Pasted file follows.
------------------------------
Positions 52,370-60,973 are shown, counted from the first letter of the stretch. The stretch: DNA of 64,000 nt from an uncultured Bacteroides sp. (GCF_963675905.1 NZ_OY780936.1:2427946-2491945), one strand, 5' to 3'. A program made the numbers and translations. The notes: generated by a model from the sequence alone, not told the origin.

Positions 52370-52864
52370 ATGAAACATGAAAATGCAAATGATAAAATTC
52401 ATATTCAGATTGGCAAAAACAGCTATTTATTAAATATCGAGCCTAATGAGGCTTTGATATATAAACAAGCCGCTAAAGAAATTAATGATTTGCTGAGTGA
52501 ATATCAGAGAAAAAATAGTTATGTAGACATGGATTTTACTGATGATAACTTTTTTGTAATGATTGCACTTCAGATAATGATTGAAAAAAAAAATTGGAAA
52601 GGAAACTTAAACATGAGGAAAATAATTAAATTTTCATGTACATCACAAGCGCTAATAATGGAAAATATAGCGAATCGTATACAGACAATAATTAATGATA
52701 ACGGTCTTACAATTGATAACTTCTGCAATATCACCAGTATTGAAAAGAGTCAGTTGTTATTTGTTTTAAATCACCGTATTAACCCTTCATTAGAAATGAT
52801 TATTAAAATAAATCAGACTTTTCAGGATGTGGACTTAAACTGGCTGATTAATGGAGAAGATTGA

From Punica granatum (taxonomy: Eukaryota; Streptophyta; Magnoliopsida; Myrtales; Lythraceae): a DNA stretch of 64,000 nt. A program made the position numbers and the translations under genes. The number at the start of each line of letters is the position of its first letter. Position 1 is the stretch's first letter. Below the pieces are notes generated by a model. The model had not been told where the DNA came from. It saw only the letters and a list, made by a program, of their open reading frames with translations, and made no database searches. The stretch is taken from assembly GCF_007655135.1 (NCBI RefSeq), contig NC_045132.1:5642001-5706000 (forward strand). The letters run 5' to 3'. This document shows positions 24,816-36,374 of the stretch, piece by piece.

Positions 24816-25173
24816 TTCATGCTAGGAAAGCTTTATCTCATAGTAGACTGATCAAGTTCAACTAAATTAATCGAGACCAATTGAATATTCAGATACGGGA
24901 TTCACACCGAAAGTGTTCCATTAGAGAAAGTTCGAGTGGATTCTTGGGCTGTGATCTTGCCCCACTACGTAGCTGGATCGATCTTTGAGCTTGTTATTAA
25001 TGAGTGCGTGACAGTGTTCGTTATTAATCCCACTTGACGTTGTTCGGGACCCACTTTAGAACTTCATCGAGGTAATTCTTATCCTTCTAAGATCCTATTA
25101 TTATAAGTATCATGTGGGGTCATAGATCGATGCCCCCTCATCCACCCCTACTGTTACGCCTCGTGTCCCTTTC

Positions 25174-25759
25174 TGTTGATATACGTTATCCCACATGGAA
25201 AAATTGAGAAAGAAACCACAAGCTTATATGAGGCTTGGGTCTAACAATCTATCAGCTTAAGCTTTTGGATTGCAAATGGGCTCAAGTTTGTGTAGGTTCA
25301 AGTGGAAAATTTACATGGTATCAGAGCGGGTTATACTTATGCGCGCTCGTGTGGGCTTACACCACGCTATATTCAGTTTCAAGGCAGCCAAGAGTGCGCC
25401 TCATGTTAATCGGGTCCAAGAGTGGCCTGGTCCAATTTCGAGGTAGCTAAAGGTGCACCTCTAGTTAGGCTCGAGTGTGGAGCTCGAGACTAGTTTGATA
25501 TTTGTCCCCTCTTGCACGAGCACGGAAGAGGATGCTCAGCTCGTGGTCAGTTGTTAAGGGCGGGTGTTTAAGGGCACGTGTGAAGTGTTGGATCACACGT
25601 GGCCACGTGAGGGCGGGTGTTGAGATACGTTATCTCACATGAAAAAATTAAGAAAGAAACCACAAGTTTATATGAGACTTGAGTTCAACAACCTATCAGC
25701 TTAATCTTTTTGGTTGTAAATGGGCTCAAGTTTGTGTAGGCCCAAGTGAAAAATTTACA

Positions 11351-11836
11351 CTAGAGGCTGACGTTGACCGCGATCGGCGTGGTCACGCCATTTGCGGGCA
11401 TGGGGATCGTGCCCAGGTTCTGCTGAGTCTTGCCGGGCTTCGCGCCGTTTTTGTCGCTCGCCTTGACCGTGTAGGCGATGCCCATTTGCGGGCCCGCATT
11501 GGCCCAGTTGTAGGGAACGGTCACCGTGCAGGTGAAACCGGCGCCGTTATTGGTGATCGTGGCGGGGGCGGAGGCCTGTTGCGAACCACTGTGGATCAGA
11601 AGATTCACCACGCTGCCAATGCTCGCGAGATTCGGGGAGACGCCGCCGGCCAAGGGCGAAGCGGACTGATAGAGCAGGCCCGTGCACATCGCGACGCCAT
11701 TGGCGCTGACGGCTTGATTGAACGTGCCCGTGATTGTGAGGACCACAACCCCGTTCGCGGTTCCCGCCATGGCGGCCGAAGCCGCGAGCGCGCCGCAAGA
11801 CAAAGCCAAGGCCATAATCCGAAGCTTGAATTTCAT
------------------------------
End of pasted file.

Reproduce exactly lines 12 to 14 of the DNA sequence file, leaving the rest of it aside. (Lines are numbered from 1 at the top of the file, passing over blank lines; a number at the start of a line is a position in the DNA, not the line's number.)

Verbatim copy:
24901 TTCACACCGAAAGTGTTCCATTAGAGAAAGTTCGAGTGGATTCTTGGGCTGTGATCTTGCCCCACTACGTAGCTGGATCGATCTTTGAGCTTGTTATTAA
25001 TGAGTGCGTGACAGTGTTCGTTATTAATCCCACTTGACGTTGTTCGGGACCCACTTTAGAACTTCATCGAGGTAATTCTTATCCTTCTAAGATCCTATTA
25101 TTATAAGTATCATGTGGGGTCATAGATCGATGCCCCCTCATCCACCCCTACTGTTACGCCTCGTGTCCCTTTC